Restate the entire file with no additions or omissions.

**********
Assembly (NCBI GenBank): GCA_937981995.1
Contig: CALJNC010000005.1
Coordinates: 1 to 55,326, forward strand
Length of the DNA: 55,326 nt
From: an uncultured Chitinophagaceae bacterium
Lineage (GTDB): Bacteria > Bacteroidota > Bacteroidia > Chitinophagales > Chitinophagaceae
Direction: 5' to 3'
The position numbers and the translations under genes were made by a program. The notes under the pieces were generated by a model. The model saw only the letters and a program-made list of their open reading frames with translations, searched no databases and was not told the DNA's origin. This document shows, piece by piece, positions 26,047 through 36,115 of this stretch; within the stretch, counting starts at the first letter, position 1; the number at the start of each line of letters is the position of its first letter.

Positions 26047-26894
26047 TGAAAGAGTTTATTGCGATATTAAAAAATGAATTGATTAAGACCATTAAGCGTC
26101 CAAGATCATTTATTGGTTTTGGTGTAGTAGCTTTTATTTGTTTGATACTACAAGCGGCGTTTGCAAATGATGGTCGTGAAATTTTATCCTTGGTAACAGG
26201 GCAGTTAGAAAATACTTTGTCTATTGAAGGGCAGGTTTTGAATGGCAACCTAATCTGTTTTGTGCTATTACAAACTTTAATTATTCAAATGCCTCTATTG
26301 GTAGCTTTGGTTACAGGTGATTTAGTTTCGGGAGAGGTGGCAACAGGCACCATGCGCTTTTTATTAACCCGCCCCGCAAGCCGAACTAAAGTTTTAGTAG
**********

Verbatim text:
Assembly (NCBI GenBank): GCA_937981995.1
Contig: CALJNC010000005.1
Coordinates: 1 to 55,326, forward strand
Length of the DNA: 55,326 nt
From: an uncultured Chitinophagaceae bacterium
Lineage (GTDB): Bacteria > Bacteroidota > Bacteroidia > Chitinophagales > Chitinophagaceae
Direction: 5' to 3'
The position numbers and the translations under genes were made by a program. The notes under the pieces were generated by a model. The model saw only the letters and a program-made list of their open reading frames with translations, searched no databases and was not told the DNA's origin. This document shows, piece by piece, positions 26,047 through 36,115 of this stretch; within the stretch, counting starts at the first letter, position 1; the number at the start of each line of letters is the position of its first letter.

Positions 26047-26894
26047 TGAAAGAGTTTATTGCGATATTAAAAAATGAATTGATTAAGACCATTAAGCGTC
26101 CAAGATCATTTATTGGTTTTGGTGTAGTAGCTTTTATTTGTTTGATACTACAAGCGGCGTTTGCAAATGATGGTCGTGAAATTTTATCCTTGGTAACAGG
26201 GCAGTTAGAAAATACTTTGTCTATTGAAGGGCAGGTTTTGAATGGCAACCTAATCTGTTTTGTGCTATTACAAACTTTAATTATTCAAATGCCTCTATTG
26301 GTAGCTTTGGTTACAGGTGATTTAGTTTCGGGAGAGGTGGCAACAGGCACCATGCGCTTTTTATTAACCCGCCCCGCAAGCCGAACTAAAGTTTTAGTAG